Disturbance and population structure on the shifting mosaic landscape

Published

Journal Article

A stochastic model of plant population dynamics is developed and analyzed to determine how density and age structure depend on thinning rates and disturbance regimes. Probability distributions of age and density are derived from the distribution of regeneration niches on a landscape and the thinning rates of cohorts on patches created by adult mortality or larger disturbances. The theory is extended to different types of disturbances that operate at different scales and are interdependent, eg treefalls that only become important as the early-successional trees that initially colonize an area affected by a larger scale disturbance become mature. In general, landscapes that provide frequent regeneration niches support high-density young stands. Density distributions are negatively skewed. Decreasing frequency of regeneration niches results in lower mean density, higher variance, and increased (less negative) skewness. When regeneration niches are rare, density is low, variance is low, skewness is positive, and the age classes are highly variable. In more complex cases, regeneration niches may depend on the time since the last large disturbance; eg canopy gaps can become more frequent as postfire cohorts become senescent. The "intermediate' disturbance frequency that maximizes the probability of being reproductively mature at the time of the next disturbance event (see 91L/13196) is also that which maximizes the density of reproductive individuals on this shifting mosaic landscape. -from Authors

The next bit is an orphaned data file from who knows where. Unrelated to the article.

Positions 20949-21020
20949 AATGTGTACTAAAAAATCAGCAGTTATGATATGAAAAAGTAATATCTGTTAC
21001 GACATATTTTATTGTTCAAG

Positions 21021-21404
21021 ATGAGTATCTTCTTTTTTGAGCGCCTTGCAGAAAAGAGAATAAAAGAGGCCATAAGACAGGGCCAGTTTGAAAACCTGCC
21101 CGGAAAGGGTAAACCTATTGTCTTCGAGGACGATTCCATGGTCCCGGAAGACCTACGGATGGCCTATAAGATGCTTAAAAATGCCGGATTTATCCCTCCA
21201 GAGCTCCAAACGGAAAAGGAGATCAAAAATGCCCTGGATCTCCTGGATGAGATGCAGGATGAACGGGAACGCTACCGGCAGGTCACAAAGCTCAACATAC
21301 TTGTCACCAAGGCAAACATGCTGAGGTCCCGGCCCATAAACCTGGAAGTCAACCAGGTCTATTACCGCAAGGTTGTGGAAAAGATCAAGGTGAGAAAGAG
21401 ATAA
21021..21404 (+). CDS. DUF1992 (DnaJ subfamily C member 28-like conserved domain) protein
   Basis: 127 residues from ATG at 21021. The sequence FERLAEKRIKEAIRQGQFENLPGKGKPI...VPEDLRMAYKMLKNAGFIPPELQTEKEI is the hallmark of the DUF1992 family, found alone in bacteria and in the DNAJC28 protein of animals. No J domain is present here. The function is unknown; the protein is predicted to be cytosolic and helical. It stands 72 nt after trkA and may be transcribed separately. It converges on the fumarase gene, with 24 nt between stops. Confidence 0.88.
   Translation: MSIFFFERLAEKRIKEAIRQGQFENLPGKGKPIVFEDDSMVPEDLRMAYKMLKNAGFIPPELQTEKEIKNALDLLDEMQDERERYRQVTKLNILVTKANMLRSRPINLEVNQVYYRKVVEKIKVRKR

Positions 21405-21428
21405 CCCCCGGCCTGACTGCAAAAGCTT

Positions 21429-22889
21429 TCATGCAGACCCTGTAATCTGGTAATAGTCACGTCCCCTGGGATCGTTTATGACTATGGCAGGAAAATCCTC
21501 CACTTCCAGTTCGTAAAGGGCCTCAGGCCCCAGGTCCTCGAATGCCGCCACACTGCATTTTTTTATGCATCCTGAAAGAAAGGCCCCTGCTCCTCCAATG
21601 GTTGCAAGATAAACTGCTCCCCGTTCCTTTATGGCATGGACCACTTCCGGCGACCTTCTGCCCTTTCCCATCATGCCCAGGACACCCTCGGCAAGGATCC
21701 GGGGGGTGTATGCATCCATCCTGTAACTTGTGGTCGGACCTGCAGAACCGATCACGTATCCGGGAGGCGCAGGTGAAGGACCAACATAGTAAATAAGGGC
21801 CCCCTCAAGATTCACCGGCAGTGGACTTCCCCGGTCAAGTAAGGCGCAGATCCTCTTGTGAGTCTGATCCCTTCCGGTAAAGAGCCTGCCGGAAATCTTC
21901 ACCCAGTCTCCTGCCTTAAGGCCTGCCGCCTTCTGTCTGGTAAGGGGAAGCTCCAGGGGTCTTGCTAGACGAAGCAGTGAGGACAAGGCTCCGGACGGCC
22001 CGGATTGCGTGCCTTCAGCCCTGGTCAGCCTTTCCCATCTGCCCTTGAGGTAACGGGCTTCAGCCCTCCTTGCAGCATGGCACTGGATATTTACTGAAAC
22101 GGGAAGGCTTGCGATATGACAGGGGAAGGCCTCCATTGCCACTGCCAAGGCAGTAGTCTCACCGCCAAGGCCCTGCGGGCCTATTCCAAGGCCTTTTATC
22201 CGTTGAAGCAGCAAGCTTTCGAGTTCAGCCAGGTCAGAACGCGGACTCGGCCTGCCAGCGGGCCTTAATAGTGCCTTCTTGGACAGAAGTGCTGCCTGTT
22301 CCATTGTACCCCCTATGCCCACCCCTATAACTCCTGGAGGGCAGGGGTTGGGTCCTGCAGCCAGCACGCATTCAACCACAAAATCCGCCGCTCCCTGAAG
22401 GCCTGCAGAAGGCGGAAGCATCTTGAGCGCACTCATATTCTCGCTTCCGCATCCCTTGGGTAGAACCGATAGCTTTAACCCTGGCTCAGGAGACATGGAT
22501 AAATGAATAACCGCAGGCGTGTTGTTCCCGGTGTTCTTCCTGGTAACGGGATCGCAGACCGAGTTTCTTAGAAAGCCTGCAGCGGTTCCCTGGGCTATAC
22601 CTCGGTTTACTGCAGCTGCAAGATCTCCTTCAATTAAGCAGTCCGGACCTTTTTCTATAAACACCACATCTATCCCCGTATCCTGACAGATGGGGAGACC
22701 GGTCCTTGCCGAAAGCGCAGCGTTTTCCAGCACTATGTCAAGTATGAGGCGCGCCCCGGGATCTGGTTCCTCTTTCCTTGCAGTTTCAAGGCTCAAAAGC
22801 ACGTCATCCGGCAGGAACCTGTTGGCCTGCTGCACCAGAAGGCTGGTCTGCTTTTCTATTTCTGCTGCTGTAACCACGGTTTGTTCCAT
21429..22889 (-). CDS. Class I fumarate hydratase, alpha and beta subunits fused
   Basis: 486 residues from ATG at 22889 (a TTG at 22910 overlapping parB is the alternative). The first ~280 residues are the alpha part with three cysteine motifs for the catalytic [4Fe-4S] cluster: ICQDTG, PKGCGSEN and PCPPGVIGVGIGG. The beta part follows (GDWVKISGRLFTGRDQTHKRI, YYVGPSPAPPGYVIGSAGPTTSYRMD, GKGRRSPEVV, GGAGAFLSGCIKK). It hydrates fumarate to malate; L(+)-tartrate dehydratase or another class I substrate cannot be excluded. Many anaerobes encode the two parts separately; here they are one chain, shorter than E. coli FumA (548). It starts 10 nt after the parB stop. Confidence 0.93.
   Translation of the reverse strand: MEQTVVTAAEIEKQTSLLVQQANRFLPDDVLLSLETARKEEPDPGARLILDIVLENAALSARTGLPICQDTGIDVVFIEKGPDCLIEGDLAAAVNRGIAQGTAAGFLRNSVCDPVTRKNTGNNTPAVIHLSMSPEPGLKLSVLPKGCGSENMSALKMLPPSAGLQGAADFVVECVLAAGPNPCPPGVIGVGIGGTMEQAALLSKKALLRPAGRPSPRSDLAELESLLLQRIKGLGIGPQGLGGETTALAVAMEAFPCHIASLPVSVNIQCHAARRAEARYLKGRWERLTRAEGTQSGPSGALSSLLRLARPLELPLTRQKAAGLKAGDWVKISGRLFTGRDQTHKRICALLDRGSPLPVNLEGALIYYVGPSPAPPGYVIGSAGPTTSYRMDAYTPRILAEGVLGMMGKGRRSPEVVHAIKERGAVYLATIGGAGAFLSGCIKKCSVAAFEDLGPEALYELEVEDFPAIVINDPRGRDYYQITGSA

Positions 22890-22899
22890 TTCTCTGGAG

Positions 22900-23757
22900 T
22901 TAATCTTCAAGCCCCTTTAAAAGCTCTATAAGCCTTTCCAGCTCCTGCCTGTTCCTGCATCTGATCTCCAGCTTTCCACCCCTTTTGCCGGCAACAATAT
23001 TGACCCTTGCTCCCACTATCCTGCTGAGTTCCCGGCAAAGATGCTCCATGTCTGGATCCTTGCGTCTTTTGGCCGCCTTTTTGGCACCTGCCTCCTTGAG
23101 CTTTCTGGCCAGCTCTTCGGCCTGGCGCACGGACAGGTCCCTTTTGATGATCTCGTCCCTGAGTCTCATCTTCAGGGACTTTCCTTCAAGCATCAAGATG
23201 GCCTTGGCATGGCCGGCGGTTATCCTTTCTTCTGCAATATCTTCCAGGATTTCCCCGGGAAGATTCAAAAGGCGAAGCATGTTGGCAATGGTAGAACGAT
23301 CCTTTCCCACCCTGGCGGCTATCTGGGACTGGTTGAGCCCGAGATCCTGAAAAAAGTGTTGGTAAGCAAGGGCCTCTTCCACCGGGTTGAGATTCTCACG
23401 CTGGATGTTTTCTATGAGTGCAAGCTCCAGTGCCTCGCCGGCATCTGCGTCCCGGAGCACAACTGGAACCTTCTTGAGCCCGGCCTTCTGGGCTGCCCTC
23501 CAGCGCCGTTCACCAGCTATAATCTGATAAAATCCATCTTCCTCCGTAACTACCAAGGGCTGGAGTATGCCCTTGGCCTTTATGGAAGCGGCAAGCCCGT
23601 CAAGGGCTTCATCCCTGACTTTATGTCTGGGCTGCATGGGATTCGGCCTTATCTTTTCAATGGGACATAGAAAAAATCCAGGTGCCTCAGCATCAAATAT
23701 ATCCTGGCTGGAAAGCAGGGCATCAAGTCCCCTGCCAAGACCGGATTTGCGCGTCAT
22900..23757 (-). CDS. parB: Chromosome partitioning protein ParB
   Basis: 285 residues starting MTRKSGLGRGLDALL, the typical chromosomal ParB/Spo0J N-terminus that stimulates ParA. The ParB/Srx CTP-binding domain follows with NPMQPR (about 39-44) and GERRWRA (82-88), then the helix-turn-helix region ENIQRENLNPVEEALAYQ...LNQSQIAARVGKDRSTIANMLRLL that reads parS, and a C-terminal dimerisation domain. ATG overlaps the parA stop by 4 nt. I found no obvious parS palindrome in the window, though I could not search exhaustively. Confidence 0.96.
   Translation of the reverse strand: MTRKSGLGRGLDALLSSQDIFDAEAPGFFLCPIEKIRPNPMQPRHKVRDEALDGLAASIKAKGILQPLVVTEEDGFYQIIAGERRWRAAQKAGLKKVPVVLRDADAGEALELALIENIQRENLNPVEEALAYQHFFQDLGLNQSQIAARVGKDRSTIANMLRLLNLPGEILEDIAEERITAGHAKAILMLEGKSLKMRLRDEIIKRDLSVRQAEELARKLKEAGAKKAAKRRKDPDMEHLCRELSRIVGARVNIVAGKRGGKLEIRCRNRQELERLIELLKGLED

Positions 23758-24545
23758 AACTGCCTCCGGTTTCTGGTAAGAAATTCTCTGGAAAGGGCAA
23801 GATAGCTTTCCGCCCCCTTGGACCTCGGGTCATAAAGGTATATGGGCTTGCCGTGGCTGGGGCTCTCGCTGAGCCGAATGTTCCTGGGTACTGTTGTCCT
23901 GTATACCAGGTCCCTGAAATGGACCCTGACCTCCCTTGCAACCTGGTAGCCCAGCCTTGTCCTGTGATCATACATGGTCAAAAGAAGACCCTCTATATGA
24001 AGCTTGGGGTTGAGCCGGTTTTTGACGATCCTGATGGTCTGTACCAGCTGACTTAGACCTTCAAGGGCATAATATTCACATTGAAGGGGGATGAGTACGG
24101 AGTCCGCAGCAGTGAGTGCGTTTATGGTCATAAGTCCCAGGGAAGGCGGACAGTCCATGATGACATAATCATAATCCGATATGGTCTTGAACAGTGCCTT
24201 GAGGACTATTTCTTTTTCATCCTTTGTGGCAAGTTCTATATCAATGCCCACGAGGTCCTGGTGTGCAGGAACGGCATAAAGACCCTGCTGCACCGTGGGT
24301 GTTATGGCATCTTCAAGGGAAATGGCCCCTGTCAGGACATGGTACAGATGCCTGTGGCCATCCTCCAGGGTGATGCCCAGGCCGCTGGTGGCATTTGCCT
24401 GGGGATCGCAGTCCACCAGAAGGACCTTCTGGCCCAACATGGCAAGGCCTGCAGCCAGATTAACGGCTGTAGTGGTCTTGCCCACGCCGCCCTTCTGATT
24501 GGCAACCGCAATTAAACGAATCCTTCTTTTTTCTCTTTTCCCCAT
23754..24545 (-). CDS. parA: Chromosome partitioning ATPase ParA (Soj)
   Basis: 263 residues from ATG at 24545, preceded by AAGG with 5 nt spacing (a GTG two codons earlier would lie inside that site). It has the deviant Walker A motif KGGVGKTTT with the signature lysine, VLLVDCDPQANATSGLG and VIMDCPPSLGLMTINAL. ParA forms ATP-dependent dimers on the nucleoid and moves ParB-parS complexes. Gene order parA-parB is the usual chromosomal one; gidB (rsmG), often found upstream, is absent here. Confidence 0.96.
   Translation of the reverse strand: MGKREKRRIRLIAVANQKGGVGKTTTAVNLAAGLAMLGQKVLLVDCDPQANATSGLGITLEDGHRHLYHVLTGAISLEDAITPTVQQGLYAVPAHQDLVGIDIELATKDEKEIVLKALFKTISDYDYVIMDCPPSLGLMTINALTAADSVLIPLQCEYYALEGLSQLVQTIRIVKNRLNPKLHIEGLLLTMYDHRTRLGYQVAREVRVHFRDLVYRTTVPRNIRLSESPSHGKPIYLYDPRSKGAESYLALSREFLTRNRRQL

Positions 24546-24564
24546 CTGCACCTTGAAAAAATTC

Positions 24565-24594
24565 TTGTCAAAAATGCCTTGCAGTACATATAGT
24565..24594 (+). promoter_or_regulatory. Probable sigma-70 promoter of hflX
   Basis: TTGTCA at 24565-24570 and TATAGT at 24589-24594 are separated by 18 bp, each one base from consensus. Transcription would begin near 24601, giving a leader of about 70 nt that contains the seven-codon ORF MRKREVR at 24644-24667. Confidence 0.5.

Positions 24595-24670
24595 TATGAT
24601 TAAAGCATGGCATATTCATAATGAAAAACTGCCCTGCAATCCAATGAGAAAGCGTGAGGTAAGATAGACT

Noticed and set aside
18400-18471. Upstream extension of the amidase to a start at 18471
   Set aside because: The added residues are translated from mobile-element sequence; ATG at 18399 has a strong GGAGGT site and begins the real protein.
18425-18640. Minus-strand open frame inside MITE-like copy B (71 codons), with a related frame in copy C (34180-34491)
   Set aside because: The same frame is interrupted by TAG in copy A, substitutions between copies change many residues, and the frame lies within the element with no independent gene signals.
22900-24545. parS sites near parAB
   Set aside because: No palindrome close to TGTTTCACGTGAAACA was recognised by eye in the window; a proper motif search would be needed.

Full Text

Duke Authors

Cited Authors

  • Clark, JS

Published Date

  • January 1, 1991

Published In

Volume / Issue

  • 72 / 3

Start / End Page

  • 1119 - 1137

International Standard Serial Number (ISSN)

  • 0012-9658

Digital Object Identifier (DOI)

  • 10.2307/1940610

Citation Source

  • Scopus